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C# Lock Statement

Lock is used in threading. It restricts code from being executed by more than one thread at the same time. This makes threaded programs reliable. The lock statement uses a special syntax form to restrict concurrent access.

Note: Lock is compiled into a lower-level implementation based on threading primitives.


Example. Here we see a static method "A" that uses the lock statement on an object. When the method A is called many times on new threads, each invocation of the method accesses the threading primitives implemented by the lock.

Then: Only one method A can call the statements protected by the lock at a single time, regardless of the thread count.

Based on:

.NET 4.5

C# program that uses lock statement

using System;
using System.Threading;

class Program
{
    static readonly object _object = new object();

    static void A()
    {
	// Lock on the readonly object.
	// ... Inside the lock, sleep for 100 milliseconds.
	// ... This is thread serialization.
	lock (_object)
	{
	    Thread.Sleep(100);
	    Console.WriteLine(Environment.TickCount);
	}
    }

    static void Main()
    {
	// Create ten new threads.
	for (int i = 0; i < 10; i++)
	{
	    ThreadStart start = new ThreadStart(A);
	    new Thread(start).Start();
	}
    }
}

Possible output of the program

28106840
28106949
28107043
28107136
28107246
28107339
28107448
28107542
28107636
28107745

In this example, the Main method creates ten new threads, and then calls Start on each one. The method A is invoked ten times, but the tick count shows the protected method region is executed sequentially—about 100 milliseconds apart.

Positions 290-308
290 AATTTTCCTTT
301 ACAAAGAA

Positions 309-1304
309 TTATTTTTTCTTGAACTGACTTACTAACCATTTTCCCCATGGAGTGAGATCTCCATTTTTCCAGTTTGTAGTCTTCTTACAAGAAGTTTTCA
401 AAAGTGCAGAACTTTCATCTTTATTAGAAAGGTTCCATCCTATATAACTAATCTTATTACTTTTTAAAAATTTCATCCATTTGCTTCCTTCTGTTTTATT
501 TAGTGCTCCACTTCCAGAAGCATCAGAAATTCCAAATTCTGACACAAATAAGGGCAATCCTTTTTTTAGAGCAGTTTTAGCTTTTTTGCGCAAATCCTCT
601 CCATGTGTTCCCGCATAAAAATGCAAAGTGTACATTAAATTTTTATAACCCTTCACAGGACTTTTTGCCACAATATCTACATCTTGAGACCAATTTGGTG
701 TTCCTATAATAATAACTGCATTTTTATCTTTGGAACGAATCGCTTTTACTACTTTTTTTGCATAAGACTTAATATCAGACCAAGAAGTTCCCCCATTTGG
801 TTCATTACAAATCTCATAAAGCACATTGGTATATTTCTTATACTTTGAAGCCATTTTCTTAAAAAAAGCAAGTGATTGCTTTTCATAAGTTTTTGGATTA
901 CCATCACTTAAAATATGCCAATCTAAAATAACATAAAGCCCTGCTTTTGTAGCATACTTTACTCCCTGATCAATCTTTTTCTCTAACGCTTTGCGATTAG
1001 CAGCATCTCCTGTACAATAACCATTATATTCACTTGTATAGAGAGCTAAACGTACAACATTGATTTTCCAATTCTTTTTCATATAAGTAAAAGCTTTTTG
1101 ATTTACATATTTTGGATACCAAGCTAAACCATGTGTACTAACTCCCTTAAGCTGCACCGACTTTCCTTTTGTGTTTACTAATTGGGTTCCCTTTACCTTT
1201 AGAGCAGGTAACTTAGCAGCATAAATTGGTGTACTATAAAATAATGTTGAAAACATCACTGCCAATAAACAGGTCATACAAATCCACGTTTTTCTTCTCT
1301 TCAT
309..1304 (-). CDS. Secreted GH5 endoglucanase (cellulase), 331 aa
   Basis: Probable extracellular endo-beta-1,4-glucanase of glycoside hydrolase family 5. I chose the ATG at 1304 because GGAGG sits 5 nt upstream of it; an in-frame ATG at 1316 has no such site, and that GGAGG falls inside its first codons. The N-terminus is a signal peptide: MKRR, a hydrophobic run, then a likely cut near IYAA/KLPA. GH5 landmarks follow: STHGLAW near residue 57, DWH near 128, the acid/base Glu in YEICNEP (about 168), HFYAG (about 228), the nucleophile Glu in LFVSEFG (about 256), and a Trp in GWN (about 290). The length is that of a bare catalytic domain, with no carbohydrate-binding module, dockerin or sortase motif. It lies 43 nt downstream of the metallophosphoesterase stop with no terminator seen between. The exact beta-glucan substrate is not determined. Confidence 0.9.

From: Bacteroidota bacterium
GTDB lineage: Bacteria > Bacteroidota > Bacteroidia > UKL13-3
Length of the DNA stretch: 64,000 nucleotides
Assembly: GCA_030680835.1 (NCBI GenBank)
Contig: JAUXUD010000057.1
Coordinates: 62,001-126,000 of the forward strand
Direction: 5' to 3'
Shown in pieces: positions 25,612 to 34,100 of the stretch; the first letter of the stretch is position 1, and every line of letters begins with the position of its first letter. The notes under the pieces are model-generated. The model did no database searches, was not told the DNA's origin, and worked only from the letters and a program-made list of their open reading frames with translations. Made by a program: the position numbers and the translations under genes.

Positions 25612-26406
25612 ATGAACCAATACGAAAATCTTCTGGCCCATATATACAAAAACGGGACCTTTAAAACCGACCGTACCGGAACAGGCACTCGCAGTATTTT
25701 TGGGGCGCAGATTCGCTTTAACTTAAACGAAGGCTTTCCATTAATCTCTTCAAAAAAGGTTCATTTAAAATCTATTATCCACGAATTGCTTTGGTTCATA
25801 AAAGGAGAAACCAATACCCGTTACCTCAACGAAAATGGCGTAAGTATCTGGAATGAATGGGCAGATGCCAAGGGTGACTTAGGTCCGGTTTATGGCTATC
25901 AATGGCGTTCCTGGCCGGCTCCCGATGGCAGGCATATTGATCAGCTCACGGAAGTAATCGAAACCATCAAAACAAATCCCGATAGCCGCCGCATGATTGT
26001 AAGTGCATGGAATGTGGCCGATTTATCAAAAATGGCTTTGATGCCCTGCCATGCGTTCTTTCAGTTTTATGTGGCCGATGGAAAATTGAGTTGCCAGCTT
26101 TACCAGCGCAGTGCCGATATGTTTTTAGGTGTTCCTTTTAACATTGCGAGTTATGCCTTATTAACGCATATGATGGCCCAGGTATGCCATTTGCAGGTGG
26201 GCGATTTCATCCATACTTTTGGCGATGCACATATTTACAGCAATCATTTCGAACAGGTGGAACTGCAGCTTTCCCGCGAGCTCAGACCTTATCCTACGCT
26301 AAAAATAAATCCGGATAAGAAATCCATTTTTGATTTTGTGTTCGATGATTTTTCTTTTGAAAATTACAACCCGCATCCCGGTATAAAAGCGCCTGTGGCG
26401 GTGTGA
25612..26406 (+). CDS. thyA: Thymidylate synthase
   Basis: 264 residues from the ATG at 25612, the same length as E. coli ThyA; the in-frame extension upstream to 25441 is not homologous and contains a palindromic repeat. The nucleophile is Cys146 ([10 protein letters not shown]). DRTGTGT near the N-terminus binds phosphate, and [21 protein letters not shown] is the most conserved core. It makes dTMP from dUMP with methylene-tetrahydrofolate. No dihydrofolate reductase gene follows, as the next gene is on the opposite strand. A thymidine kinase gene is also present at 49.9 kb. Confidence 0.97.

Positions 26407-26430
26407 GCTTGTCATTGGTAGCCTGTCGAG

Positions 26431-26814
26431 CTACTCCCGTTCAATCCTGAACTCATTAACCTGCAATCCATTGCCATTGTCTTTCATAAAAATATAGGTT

ThreadStartSleep

Note: If you remove the lock statement, the methods will be executed all at once, with no synchronization.

Static Method

IL. Let's examine the intermediate representation for the lock statement in the above example method A. In compiler theory, high-level source texts are translated to lower-level streams of instructions.

IL

Tip: The lock statement here is transformed into calls to the static methods Monitor.Enter and Monitor.Exit.

Also: The lock is actually implemented with a try-finally construct. This uses the exception handling control flow.

TryFinally
Intermediate representation for method using lock

.method private hidebysig static void A() cil managed
{
    .maxstack 2
    .locals init (
	[0] object obj2)
    L_0000: ldsfld object Program::_object
    L_0005: dup
    L_0006: stloc.0
    L_0007: call void [mscorlib]System.Threading.Monitor::Enter(object)
    L_000c: ldc.i4.s 100
    L_000e: call void [mscorlib]System.Threading.Thread::Sleep(int32)
    L_0013: call int32 [mscorlib]System.Environment::get_TickCount()
    L_0018: call void [mscorlib]System.Console::WriteLine(int32)
    L_001d: leave.s L_0026
    L_001f: ldloc.0
    L_0020: call void [mscorlib]System.Threading.Monitor::Exit(object)
    L_0025: endfinally
    L_0026: ret
    .try L_000c to L_001f finally handler L_001f to L_0026
}


Relativity. By using the lock statement to synchronize accesses, we are creating a communication between time and state. The state is connected to the concept of time and sequential accesses to the lock.

In the Theory of Relativity, there is also a communication between time and state. This is the speed of light, which is a constant based on the relation of time and space. This connection is present also in locks—in threading constructs.

Tip: For a better description of how relativity mirrors concurrent synchronization, please see the wizard book.


Summary. Lock is a synchronization construct. We looked at an example program. Next we stepped into the IL. We related the Theory of Relativity and the complexities of the physical universe to threading.